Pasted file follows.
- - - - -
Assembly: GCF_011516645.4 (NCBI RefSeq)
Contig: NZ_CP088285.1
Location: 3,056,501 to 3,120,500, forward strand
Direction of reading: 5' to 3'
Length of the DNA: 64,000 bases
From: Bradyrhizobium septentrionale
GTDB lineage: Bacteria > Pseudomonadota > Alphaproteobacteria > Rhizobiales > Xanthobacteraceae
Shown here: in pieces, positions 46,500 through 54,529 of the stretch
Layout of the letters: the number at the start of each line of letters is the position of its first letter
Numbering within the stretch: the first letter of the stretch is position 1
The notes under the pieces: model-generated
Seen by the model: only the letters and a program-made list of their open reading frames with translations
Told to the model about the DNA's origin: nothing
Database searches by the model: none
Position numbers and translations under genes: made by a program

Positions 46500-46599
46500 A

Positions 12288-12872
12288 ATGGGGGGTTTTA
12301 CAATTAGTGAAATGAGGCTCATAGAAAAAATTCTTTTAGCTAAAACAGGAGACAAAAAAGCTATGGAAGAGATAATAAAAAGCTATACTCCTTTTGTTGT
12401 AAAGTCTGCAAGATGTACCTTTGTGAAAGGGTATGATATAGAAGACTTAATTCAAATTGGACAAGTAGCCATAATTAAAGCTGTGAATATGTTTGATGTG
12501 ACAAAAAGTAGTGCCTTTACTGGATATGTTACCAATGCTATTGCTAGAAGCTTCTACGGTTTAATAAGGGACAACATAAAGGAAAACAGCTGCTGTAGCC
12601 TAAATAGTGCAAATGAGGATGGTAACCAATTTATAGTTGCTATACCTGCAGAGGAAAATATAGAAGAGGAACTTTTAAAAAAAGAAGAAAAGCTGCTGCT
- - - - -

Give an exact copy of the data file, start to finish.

Assembly: GCF_011516645.4 (NCBI RefSeq)
Contig: NZ_CP088285.1
Location: 3,056,501 to 3,120,500, forward strand
Direction of reading: 5' to 3'
Length of the DNA: 64,000 bases
From: Bradyrhizobium septentrionale
GTDB lineage: Bacteria > Pseudomonadota > Alphaproteobacteria > Rhizobiales > Xanthobacteraceae
Shown here: in pieces, positions 46,500 through 54,529 of the stretch
Layout of the letters: the number at the start of each line of letters is the position of its first letter
Numbering within the stretch: the first letter of the stretch is position 1
The notes under the pieces: model-generated
Seen by the model: only the letters and a program-made list of their open reading frames with translations
Told to the model about the DNA's origin: nothing
Database searches by the model: none
Position numbers and translations under genes: made by a program

Positions 46500-46599
46500 A

Positions 12288-12872
12288 ATGGGGGGTTTTA
12301 CAATTAGTGAAATGAGGCTCATAGAAAAAATTCTTTTAGCTAAAACAGGAGACAAAAAAGCTATGGAAGAGATAATAAAAAGCTATACTCCTTTTGTTGT
12401 AAAGTCTGCAAGATGTACCTTTGTGAAAGGGTATGATATAGAAGACTTAATTCAAATTGGACAAGTAGCCATAATTAAAGCTGTGAATATGTTTGATGTG
12501 ACAAAAAGTAGTGCCTTTACTGGATATGTTACCAATGCTATTGCTAGAAGCTTCTACGGTTTAATAAGGGACAACATAAAGGAAAACAGCTGCTGTAGCC
12601 TAAATAGTGCAAATGAGGATGGTAACCAATTTATAGTTGCTATACCTGCAGAGGAAAATATAGAAGAGGAACTTTTAAAAAAAGAAGAAAAGCTGCTGCT